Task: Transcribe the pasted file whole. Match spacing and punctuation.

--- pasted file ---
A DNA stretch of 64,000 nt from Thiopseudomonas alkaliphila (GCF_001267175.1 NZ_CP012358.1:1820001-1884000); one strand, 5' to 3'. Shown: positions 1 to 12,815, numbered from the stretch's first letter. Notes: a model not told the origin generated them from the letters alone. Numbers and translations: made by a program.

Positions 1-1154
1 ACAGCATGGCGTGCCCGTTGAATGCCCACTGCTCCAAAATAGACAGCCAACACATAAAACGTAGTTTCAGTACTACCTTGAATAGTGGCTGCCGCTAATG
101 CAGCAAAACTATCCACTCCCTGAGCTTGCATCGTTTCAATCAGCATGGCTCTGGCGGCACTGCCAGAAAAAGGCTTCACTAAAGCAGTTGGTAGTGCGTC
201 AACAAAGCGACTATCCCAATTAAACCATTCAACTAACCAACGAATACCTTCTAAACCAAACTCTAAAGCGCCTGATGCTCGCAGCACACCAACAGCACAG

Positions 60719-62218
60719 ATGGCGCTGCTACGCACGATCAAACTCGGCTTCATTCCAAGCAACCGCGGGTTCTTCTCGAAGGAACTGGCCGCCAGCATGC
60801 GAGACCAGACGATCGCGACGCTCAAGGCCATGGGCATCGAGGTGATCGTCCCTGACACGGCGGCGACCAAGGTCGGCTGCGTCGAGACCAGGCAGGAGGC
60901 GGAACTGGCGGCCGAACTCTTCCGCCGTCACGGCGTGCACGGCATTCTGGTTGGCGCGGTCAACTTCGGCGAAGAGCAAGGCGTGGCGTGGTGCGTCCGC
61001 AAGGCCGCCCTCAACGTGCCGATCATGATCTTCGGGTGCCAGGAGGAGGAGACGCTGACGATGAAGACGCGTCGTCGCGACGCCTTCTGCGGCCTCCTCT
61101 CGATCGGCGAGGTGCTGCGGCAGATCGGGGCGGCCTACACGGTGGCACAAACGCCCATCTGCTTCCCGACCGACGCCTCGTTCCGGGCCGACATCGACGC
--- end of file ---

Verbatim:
A DNA stretch of 64,000 nt from Thiopseudomonas alkaliphila (GCF_001267175.1 NZ_CP012358.1:1820001-1884000); one strand, 5' to 3'. Shown: positions 1 to 12,815, numbered from the stretch's first letter. Notes: a model not told the origin generated them from the letters alone. Numbers and translations: made by a program.

Positions 1-1154
1 ACAGCATGGCGTGCCCGTTGAATGCCCACTGCTCCAAAATAGACAGCCAACACATAAAACGTAGTTTCAGTACTACCTTGAATAGTGGCTGCCGCTAATG
101 CAGCAAAACTATCCACTCCCTGAGCTTGCATCGTTTCAATCAGCATGGCTCTGGCGGCACTGCCAGAAAAAGGCTTCACTAAAGCAGTTGGTAGTGCGTC
201 AACAAAGCGACTATCCCAATTAAACCATTCAACTAACCAACGAATACCTTCTAAACCAAACTCTAAAGCGCCTGATGCTCGCAGCACACCAACAGCACAG

Positions 60719-62218
60719 ATGGCGCTGCTACGCACGATCAAACTCGGCTTCATTCCAAGCAACCGCGGGTTCTTCTCGAAGGAACTGGCCGCCAGCATGC
60801 GAGACCAGACGATCGCGACGCTCAAGGCCATGGGCATCGAGGTGATCGTCCCTGACACGGCGGCGACCAAGGTCGGCTGCGTCGAGACCAGGCAGGAGGC
60901 GGAACTGGCGGCCGAACTCTTCCGCCGTCACGGCGTGCACGGCATTCTGGTTGGCGCGGTCAACTTCGGCGAAGAGCAAGGCGTGGCGTGGTGCGTCCGC
61001 AAGGCCGCCCTCAACGTGCCGATCATGATCTTCGGGTGCCAGGAGGAGGAGACGCTGACGATGAAGACGCGTCGTCGCGACGCCTTCTGCGGCCTCCTCT
61101 CGATCGGCGAGGTGCTGCGGCAGATCGGGGCGGCCTACACGGTGGCACAAACGCCCATCTGCTTCCCGACCGACGCCTCGTTCCGGGCCGACATCGACGC